Engineers PRODUCED in Virginia Program is Helping Meet Demand for a Tech-Savvy Workforce

June 10, 2009 — Despite a largely bleak job market, engineers remain in high demand. According to a recent survey by Milwaukee-based Manpower Inc., engineering jobs are the toughest to fill in the United States. With a lack of students pursuing engineering degrees and federal stimulus money pegged for infrastructure and green energy projects, the demand is expected to grow.

The University of Virginia School of Engineering and Applied Science, in partnership with the Virginia Community College System, is striving to meet that demand with Engineers PRODUCED in Virginia, a distance-learning program.

About 125 students are enrolled in the program, with the first class set to graduate in 2012. The program offers classes at Central Virginia Community College and Danville Community College and will be expanding across south and southwest Virginia in the coming months. Information sessions will be held starting June 15 [see box].

Students participate in classes online and in real time using tablet PCs and headsets for audio. The technology allows them to earn a bachelor's degree in engineering without leaving their communities. It's a learning environment suited to non-traditional students who may be balancing their education with family and career.

"We are actively working to expand the PRODUCED program, so more Virginians can pursue an engineering degree and eventually a related career in the Commonwealth," said James Groves, director of PRODUCED and assistant dean for outreach at U.Va.'s Engineering School. "By reaching out to community colleges throughout Virginia, this program allows us to serve students who may not have been able to begin or complete their engineering education."

Students who finish the first two years of the program with a 3.4 grade-point average are guaranteed admission to the U.Va. Engineering School. They can complete their four-year engineering science degree through distance education in their local communities or attend U.Va. as a residential student.

According to Groves, attending classes at community colleges through the PRODUCED program can save students about $16,000 in tuition and fees, while giving them the same engineering science degree they would receive by attending U.Va.

Students also have the opportunity to receive scholarships through a National Science Foundation grant. In addition, companies such as AREVA NP [link to:], a nuclear energy company with an operation in Lynchburg, support some of their employees' enrollment in the program with financial aid and flex time.

To accommodate non-traditional college students who may already be working or raising families, the curriculum allows students to attend class anywhere that they have access to high-speed Internet – at home, at work or at their local community college.

In these settings, U.Va. faculty can interact with students through live online learning software that supports real-time communication. The program immerses students in the entire undergraduate engineering experience, including hands-on laboratory activities that include online support for students working through customized labs designed to be done at a distance.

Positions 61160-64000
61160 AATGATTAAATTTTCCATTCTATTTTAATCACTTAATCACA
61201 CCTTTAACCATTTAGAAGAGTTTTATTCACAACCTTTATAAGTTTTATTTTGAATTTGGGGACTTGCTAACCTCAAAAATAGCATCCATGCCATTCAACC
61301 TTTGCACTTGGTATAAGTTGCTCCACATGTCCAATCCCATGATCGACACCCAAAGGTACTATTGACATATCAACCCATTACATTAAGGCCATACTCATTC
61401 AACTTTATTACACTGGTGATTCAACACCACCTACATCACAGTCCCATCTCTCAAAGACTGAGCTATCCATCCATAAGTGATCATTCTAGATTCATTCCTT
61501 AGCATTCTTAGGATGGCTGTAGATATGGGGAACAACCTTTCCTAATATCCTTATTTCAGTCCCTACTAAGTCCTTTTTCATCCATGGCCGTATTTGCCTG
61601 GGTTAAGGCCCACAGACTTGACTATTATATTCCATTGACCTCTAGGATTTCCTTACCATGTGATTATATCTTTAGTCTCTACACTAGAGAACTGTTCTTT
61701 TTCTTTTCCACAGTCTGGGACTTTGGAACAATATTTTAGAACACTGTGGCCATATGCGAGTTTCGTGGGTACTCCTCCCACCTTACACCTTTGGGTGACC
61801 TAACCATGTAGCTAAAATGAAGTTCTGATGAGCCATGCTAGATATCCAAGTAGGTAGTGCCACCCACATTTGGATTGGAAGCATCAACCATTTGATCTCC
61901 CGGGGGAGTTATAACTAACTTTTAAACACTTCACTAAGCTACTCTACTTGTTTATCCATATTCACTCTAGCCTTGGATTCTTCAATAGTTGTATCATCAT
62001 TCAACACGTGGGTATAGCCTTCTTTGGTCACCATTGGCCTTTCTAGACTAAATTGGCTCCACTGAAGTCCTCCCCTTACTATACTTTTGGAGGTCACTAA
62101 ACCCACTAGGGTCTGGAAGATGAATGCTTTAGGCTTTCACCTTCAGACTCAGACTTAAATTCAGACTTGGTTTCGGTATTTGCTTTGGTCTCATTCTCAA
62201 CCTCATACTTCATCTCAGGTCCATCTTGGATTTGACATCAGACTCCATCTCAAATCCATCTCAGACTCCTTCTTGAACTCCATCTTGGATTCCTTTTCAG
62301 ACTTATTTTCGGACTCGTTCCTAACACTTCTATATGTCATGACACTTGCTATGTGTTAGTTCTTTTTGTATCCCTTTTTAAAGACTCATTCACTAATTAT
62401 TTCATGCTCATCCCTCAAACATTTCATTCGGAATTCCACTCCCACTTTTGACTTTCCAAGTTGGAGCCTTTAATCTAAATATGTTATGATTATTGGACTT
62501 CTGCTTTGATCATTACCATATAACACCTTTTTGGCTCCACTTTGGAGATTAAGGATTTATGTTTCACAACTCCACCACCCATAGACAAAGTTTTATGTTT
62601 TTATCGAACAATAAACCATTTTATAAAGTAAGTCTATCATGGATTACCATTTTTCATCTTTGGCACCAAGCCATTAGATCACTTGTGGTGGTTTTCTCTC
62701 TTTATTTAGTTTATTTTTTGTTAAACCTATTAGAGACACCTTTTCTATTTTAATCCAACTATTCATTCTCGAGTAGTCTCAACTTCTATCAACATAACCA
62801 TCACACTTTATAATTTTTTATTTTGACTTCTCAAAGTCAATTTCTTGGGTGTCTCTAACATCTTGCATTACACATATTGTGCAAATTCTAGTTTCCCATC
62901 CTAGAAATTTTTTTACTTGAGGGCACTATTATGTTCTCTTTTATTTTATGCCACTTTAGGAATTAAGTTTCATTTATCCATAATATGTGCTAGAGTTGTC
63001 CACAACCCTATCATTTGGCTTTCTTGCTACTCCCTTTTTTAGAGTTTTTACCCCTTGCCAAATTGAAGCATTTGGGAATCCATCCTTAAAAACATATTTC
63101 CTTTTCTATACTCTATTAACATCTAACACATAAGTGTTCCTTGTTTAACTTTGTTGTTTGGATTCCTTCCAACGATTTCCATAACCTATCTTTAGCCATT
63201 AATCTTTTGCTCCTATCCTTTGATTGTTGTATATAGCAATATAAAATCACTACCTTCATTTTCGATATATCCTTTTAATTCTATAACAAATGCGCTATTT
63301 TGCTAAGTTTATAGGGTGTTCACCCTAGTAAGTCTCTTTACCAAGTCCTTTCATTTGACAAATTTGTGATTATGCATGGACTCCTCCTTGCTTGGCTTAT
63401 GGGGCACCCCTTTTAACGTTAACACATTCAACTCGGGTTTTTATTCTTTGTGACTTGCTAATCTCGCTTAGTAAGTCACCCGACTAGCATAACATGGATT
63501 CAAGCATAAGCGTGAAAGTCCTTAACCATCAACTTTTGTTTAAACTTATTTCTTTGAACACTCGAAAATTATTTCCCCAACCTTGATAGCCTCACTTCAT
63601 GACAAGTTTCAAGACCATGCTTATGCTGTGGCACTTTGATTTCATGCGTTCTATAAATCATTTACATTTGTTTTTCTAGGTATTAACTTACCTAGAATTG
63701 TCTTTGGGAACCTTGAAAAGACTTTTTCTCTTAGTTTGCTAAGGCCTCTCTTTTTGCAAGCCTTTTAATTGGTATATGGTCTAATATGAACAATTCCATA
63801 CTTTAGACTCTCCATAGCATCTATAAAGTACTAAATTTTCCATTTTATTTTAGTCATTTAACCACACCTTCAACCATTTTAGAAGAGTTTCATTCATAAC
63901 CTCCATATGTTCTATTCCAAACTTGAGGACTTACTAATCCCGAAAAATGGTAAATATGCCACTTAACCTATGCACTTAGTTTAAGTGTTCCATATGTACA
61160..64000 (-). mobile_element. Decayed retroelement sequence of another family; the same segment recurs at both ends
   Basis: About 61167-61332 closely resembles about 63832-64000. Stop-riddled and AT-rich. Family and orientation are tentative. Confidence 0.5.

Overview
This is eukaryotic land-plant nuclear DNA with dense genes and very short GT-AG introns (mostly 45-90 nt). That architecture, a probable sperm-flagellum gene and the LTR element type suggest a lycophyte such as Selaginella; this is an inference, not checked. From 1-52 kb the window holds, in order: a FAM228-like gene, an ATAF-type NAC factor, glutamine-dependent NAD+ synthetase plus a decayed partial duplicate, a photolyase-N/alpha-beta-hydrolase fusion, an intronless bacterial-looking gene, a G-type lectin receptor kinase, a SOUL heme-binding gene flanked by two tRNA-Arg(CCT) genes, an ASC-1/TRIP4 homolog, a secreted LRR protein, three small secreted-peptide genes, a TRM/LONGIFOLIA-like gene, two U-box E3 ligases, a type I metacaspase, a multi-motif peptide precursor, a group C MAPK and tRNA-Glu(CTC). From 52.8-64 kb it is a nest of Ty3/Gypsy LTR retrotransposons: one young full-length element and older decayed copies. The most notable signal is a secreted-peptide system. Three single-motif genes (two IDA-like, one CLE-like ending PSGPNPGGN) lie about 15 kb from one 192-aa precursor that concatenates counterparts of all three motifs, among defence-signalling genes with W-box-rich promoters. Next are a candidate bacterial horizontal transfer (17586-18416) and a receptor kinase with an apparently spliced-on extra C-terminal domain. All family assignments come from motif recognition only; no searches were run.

Appomatox resident William Elam is a stay-at-home father who balances caring for his three young children with pursuing his engineering degree through the PRODUCED program.

"The knowledge and skills acquired from an engineering degree will allow me to re-enter the central Virginia workforce prepared to compete for high-tech employment opportunities that will enable me to provide for the financial future of my family," Elam said.

In addition to his career aspirations, the program serves an important life lesson for his children, as he and his wife try to teach their children the importance of being lifelong learners.

"The creation of the Engineers PRODUCED in Virginia program has provided me a unique opportunity to show them firsthand the tremendous benefits of continuing education," he said

Kimberley Baumgardner of Abingdon, who works full time and is a single mother of two children, is just beginning the program. She works as a machine operator and enrolled in the program because she hopes it will help advance her career.

"This program, combined with my work experience in an industrial setting, will be very beneficial in doing that," Baumgardner said. "Another reason I enrolled is the flexibility of the program, the fact that it is designed with people like me in mind – people who are balancing family, career and school."

PRODUCED in Virginia representatives will visit the following locations to discuss the program with prospective students and the public. All events will be held from 6 to 7:30 p.m.

For information about attending one of these sessions, contact James Groves at 434-924-6261 or

June 15 Institute for Advanced Learning and Research
June 16 New College Institute
June 17 Southern Virginia Higher Education Center
June 18 Central Virginia Community College
June 23 Southside Virginia Community College's
June 25 Germanna Community College